So, this post isn't to trivialize being a mother to a newborn. Oh no. I still think mothers deserve an award once they've completed that first year--you know, a Nobel Peace Prize or something. All I do know is oh how I used to fantasize what it would be like to have a toddler. I pictured long afternoons in the park, conversations at the table drinking hot chocolate, baking and making arts and crafts...And who knows? Perhaps those days are still coming...but they're not here....YET.
Yes, for me, age two has its own challenges. Oh, my back might not be sore from being hunched over from breastfeeding anymore, but trust me...it's still sore for other reasons, such as lifting an almost 40 lb. child in and out of his car seat. You see, I thought being a mom would become miraculously easier once our little ones turned two, but instead, I learned that there are new struggles to face in this uncharted territory. Here are ten of them...
10. They are stronger, faster and heavier. (Yes, to complete my thought from the paragraph above, my little boy is all of these. When I'm struggling to put my almost 40 lb. child in his car seat, I'm not only struggling because of the weight...I'm struggling because he is now using all of his 40 lb. strength in his arms and legs to resist my hold and keep me from buckling him in. Of course, that's already after my ten minute sprint where I'm chasing him to get in the car first.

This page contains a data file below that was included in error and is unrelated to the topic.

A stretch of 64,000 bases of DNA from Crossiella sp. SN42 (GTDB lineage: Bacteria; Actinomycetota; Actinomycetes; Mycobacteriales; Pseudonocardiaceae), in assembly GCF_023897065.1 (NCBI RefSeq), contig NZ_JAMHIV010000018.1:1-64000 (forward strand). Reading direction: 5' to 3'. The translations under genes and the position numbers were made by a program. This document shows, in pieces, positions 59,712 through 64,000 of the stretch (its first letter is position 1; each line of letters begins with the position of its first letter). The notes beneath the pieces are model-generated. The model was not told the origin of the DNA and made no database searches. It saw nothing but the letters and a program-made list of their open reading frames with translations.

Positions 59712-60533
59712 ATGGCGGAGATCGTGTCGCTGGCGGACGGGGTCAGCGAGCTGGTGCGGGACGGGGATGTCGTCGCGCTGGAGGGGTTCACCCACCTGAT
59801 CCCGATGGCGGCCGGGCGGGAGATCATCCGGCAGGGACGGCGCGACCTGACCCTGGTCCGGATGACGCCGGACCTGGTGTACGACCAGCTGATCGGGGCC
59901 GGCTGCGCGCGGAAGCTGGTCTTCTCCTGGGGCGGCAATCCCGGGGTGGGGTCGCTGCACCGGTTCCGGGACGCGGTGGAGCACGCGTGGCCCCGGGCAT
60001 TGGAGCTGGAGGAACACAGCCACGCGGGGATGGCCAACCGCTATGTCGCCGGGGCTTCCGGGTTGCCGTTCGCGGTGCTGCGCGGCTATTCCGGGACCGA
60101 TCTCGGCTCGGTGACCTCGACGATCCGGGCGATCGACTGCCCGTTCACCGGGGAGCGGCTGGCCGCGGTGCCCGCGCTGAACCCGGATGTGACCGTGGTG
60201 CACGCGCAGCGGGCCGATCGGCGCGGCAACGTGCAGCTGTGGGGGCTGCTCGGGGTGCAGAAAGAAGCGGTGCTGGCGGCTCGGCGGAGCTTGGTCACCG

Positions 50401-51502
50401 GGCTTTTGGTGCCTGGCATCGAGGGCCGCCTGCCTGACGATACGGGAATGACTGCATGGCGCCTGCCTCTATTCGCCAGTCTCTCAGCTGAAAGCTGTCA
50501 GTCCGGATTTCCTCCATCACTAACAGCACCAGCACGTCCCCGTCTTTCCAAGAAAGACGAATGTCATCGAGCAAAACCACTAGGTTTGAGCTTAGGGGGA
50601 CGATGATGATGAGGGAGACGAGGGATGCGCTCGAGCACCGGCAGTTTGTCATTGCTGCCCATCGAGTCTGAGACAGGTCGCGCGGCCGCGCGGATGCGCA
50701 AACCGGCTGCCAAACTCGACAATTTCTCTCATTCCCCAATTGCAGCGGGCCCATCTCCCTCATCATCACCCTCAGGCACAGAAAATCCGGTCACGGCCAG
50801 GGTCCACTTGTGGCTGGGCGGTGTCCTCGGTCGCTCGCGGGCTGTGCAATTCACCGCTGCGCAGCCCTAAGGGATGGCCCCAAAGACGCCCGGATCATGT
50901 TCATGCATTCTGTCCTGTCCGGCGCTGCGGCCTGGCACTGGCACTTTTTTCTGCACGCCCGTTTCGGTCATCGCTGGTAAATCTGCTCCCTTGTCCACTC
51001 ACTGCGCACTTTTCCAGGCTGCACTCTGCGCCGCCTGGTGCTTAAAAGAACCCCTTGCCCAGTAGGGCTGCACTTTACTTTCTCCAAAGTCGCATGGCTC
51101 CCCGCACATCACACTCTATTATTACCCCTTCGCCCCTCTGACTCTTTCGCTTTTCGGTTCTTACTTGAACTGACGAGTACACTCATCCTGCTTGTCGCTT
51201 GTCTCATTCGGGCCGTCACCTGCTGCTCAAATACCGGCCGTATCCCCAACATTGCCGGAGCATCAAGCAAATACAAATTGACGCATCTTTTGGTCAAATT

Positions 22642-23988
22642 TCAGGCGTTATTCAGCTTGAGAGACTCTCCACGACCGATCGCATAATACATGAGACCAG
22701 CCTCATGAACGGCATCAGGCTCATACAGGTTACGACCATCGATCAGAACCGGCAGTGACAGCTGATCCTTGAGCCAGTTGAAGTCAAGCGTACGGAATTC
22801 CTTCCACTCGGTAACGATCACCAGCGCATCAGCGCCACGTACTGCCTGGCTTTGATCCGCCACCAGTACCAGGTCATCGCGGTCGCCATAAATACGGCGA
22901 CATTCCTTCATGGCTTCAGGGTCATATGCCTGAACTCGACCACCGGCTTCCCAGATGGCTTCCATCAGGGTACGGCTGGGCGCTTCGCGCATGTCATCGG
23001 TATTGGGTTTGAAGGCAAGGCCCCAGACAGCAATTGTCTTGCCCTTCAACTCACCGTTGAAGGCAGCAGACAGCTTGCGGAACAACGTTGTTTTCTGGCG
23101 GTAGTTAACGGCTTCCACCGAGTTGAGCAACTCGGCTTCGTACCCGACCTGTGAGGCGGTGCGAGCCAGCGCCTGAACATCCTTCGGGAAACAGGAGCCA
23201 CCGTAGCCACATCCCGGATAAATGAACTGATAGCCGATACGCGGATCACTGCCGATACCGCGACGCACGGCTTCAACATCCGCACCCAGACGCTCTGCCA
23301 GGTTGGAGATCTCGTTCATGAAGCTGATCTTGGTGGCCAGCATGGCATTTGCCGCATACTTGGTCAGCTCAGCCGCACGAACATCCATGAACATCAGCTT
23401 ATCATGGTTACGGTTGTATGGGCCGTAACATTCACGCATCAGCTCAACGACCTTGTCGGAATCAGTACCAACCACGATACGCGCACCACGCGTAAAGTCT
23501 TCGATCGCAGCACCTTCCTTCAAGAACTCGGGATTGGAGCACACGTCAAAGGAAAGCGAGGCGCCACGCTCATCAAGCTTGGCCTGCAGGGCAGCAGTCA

9. They are picky eaters. (My little guy loved his peas and carrots as a baby. In fact, there were very few foods that he wouldn't eat. Now let's fast forward a year where my little guy knows how to open the refrigerator, pick out treats, and verbalize what he wants. Every day, without fail, he's in the cabinets looking for either cookies or toast. If he can't find either, and mommy doesn't let him have either, I have a mini temper tantrum on my hands.
8. Potty training. (I still haven't entered this phase yet, but I've heard some difficult stories from other moms. You know the accidents out in public, the accidents in bed, the public restroom challenge, the camping out in the bathroom, etc. etc. Yes, I foresee a lot of days spent by the toilet in my near future, and they won't be from going out with my girlfriends the night before.)
7. They have more stuff. (The amount of toys in my house has close to tripled in the past year. Oh, I thought life was going to be better once we got rid of the Exersaucer and the Jumperoo. Instead, we found large cars, trucks, bicycles, ATVs, (and pretty soon a train set) to replace these items. Plus, we seem to have thousands of smaller items--blocks, people, Lego's, matchbox cars, crayons, balls, etc. that always seem to find my bare feet during midnight bathroom visits.)
6. Nightmares. (Every few weeks, the teachers at our daycare place an article in our box that they find interesting. The last article spoke about nightmares and how toddlers not only have them but often find it difficult to distinguish between them and reality. Great! So, now when my child wakes up screaming bloody murder and refuses to let me touch him, I now know that my little boy thinks I'm a monster in real life.)